I was weaned on Russian novels. So most books feel like a meal of thin gruel . This book took numberless hours to give us a bedtime story.
It was ok... I guess, with predictable PC characters, and villains. I was glad when it ended, but got a lot of chores done. I have now learned my lesson on popular fiction.

27 people found this helpful

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Love this author!!

Great story! So well written. I wish they wouldn’t add music to the story. It’s so distracting.

25 people found this helpful

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Maybe my favorite book this year

I absolutely loved The Ten Thousand Doors of January, but I might have loved this more. Alix E. Harrow has done it again! A strong dose of sister love, a little bit of suffrage, fairy tales and nursery rhymes, a setting of historical fiction, some fierce momma love, and a whole lot of raw feminist power swept up in witching. I will say that, as much as I loved it, it’s not for everyone.

The three Eastwood sisters, Beatrice Belladonna, Agnes Amaranth, and James Juniper, don’t set out to disrupt the order of the world, but they find the ways, the will, and the words to change everything. Along the way, they experience love, loss, friendship, a connection with their history, and become the maiden, mother and crone. I saw myself in each one and all at the same time.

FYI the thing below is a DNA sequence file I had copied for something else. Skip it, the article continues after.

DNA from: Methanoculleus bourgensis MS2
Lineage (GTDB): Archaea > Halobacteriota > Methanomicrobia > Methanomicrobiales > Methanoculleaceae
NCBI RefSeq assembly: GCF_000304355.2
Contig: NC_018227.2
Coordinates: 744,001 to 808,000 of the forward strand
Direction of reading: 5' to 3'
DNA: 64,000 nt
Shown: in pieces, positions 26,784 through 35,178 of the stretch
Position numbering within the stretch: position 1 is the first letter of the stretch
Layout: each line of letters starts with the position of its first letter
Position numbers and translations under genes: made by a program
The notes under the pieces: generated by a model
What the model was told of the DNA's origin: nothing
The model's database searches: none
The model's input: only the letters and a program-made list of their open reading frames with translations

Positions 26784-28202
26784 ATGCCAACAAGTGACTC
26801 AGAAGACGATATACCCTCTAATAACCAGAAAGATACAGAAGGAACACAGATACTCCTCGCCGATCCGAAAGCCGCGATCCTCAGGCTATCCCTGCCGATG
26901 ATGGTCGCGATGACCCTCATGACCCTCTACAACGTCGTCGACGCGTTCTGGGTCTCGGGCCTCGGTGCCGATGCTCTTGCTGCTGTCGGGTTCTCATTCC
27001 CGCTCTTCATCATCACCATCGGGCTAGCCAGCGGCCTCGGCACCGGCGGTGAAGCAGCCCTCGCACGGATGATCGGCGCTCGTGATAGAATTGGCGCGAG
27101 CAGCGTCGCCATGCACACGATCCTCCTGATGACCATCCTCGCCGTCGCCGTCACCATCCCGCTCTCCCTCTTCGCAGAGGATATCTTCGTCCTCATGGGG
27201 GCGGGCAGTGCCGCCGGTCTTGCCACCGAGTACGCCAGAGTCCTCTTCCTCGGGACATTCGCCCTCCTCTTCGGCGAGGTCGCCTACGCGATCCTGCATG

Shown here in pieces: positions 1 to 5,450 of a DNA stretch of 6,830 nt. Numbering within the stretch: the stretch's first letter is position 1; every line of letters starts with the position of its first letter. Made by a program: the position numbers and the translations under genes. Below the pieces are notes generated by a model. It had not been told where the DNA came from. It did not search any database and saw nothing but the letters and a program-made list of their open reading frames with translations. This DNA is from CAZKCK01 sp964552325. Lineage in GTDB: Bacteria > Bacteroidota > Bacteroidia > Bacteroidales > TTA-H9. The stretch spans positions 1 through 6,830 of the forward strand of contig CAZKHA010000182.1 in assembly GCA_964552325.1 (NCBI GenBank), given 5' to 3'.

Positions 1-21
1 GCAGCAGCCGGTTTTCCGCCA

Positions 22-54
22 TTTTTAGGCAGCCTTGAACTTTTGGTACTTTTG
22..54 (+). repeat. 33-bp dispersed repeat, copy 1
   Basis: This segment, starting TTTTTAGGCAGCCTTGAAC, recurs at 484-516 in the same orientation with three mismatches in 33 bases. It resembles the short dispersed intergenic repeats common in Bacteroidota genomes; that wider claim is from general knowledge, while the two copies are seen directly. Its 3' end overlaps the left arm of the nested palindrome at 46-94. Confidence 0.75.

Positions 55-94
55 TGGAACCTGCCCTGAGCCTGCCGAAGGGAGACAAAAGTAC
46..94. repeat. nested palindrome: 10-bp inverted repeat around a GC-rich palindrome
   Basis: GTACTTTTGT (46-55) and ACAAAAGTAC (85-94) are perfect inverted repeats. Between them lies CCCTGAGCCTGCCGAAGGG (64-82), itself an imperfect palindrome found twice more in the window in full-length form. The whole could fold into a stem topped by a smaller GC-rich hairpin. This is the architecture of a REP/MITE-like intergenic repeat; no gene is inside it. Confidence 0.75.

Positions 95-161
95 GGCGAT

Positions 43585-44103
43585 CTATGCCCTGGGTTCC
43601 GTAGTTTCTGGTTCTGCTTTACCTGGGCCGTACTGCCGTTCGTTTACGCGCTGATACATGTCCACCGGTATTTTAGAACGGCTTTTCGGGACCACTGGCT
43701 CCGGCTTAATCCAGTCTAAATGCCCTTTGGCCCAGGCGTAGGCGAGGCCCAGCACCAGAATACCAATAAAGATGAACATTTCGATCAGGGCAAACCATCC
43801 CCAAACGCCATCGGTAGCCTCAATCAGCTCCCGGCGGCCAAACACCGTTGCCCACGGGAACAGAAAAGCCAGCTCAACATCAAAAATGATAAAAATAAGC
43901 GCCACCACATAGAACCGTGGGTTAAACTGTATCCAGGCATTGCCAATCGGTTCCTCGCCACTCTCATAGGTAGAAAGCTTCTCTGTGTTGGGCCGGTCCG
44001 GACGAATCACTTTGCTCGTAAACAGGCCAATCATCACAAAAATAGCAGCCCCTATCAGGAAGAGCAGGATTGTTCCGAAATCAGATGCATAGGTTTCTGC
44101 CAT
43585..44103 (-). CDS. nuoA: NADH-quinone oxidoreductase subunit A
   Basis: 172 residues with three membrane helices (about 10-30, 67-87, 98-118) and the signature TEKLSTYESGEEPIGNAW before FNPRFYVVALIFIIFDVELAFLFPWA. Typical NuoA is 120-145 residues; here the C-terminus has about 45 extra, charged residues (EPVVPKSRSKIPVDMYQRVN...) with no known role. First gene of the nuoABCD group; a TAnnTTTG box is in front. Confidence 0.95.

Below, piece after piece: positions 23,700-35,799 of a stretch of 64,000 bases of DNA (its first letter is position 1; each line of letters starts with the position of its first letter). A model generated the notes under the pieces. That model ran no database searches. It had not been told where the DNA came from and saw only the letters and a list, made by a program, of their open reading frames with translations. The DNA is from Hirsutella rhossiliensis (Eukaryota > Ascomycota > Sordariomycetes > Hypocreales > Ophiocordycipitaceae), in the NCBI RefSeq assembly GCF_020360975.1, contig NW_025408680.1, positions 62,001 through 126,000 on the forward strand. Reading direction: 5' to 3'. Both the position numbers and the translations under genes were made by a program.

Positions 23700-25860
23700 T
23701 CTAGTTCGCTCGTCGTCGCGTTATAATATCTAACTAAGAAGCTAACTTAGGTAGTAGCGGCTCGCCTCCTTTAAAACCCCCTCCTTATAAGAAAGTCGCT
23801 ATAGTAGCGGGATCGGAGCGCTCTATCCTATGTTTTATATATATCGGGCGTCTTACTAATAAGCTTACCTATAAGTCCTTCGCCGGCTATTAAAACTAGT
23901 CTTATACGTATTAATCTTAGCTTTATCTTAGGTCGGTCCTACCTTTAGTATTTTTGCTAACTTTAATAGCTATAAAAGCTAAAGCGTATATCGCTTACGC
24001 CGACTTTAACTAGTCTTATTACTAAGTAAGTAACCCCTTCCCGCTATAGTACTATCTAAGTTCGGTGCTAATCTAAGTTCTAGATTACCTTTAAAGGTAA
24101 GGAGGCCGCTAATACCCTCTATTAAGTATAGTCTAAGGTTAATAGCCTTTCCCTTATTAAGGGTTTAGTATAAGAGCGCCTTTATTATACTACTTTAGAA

This book features one of the best, most evenly matched, and most complicated villains, Gideon Hill. I also loved the book for being inclusive and honoring POC and LGTBQ+ characters and their stories. One of my favorite parts was during birth and new motherhood. “I am terrified and I am terrible. I am fearful and something to be feared... she thinks maybe every mother is both things at once”. I felt so seen as a mother.

This is a powerful story of Womens’ power, both political and arcane, and it could not have come at a better time. It felt incredibly relevant in this time of disenfranchisement, racism and a pandemic.

“We may be either beloved or burned, but never trusted with any degree of power.”

Harrow’s lyrical writing, her extensive research, her poetry and her gorgeous imagery continue to be my favorite things about her as an author. The conspicuous storytelling and narrative voice was right up my alley. At this point, Harrow is an automatic pre-order for me. The narrator, Gabra Zackman, was also absolutely fantastic and the atmospheric music and her varied voices made this extra spooky and wonderful.

This might be my favorite book this year.

22 people found this helpful

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Delicious, Spellbinding, and Descriptive